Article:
Therefore instead of “Another World is Possible,” students, faculty and staff who began occupying the central and northern California campuses of the University of California this fall say, “We Have Decided Not to Die.” “Occupy Everything, Demand Nothing.” “We Are the Crisis.” “We Want Everything, Demand Nothing.”
Thus emerges a movement out of the graveyard.
The much-talked-about Andy Warhol piñata, created by Jennifer Rubell for last month’s Brooklyn Ball, offered a witty art spin on an old party tradition. Instead of the usual candy contents, this piñata spilled Hostess brand snack cakes, icons of American junk food culture, redolent of Warhol’s work in pop art. Given the amount of art world enthusiasm about the piece, it seems a good moment to look at piñatas as an art form. Rubell is not the first to make clever use of this sweet-filled object. What follows is by no means an exhaustive history of artist’s piñatas, but a look at some recent ones that, similar to Rubell’s, were stuffed with small treats and big concepts.
Since January, museum audiences in the United States and Europe have been taking whacks at Klein bottle piñata (2009) created by Mariana Castillo Deball for the traveling exhibition For the blind man in the dark room looking for the black cat that isn’t there, organized by the Contemporary Art Museum St. Louis. Hung in austere museum lobbies, Deball’s Piñata looks more like an semi-precious kinetic sculpture than a goodie-filled party piece. Its color and title intimate the intense blue hue developed by French artist Yves Klein, while the shape refers to the “bottle” attributed to nineteenth-century German mathematician Felix Klein. In short, the Klein bottle is a topological surface with no inside or outside. “It’s a container that has no content, or has no possibility of having content,” says the artist. Klein bottle piñata was born out of a lecture-style performance about black boxing and how greater sophistication of knowledge makes technology more cryptic for its users. “For example,” said Deball in a recent video podcast, “everyone has refrigerators, computers, and mobile phones, but nobody knows how actually these devices work. This piñata is a sort of metaphor for [how] cryptic all the objects and the things we use on a daily basis have become.”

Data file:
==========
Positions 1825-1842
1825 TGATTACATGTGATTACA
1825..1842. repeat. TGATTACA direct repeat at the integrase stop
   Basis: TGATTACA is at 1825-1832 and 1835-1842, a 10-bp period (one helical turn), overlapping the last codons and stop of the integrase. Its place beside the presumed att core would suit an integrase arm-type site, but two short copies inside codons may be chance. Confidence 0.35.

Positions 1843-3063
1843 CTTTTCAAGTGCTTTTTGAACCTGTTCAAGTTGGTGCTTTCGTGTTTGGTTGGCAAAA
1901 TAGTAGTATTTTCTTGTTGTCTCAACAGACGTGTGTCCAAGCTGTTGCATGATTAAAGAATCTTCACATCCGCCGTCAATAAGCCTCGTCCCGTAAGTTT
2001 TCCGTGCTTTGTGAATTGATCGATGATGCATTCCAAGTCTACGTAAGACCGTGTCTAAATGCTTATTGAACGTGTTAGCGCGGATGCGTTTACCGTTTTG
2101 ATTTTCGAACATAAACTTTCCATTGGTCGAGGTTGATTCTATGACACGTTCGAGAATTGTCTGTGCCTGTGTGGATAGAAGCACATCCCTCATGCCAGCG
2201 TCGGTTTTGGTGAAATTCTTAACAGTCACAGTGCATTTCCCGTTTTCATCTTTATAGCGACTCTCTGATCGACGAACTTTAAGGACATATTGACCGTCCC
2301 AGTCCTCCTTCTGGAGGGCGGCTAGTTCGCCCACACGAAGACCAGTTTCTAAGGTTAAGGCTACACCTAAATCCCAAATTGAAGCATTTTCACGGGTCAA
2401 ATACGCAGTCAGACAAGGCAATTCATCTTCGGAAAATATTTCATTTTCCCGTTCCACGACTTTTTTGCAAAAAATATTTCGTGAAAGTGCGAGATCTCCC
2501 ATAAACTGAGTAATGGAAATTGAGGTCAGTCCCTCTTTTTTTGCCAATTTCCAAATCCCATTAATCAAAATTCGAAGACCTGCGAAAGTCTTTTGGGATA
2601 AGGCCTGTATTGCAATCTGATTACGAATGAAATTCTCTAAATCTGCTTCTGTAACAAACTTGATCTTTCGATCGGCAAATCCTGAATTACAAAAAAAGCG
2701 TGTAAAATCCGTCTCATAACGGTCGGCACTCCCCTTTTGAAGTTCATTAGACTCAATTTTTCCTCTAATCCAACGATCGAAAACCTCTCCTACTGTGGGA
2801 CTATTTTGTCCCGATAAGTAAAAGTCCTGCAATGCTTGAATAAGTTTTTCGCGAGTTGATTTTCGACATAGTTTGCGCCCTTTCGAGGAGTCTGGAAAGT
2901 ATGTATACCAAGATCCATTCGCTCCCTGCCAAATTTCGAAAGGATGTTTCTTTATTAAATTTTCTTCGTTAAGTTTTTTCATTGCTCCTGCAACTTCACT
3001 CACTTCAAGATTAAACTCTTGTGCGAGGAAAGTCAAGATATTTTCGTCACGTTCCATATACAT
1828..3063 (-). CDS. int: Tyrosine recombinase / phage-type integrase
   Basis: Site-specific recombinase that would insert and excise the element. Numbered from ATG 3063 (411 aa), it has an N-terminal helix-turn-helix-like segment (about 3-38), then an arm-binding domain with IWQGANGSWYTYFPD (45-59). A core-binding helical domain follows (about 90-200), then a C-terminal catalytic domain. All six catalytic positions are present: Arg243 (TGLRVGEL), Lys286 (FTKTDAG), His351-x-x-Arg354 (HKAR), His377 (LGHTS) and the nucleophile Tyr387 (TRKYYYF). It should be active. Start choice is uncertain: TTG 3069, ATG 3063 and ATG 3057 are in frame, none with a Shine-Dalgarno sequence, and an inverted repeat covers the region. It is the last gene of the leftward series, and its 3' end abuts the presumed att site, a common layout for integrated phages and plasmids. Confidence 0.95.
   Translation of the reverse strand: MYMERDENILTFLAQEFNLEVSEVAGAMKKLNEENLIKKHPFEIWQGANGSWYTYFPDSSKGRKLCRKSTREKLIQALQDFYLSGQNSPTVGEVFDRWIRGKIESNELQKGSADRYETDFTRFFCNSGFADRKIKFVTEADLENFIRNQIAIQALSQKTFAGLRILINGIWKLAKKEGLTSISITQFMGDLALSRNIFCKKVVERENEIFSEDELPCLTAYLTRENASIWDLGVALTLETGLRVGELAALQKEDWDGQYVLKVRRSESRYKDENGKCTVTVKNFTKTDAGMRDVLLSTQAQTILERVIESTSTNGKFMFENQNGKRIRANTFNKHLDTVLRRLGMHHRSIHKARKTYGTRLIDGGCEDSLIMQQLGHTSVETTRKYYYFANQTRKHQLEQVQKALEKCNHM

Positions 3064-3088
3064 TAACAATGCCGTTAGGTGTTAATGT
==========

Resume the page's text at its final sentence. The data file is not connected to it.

Klein Bottle Piñata also relates to the artist’s native Mexico where these “devices,” as she calls them, are mainly used for Christmas and birthday parties. Deball suggests that getting what’s inside is only half the fun. “Sometimes the actual procedure of breaking up the piñata is much more interesting than the toys or objects you can collect…Sometimes breaking it up is the end of the game. You’re not interested any more in the presents or things you are taking out afterward.”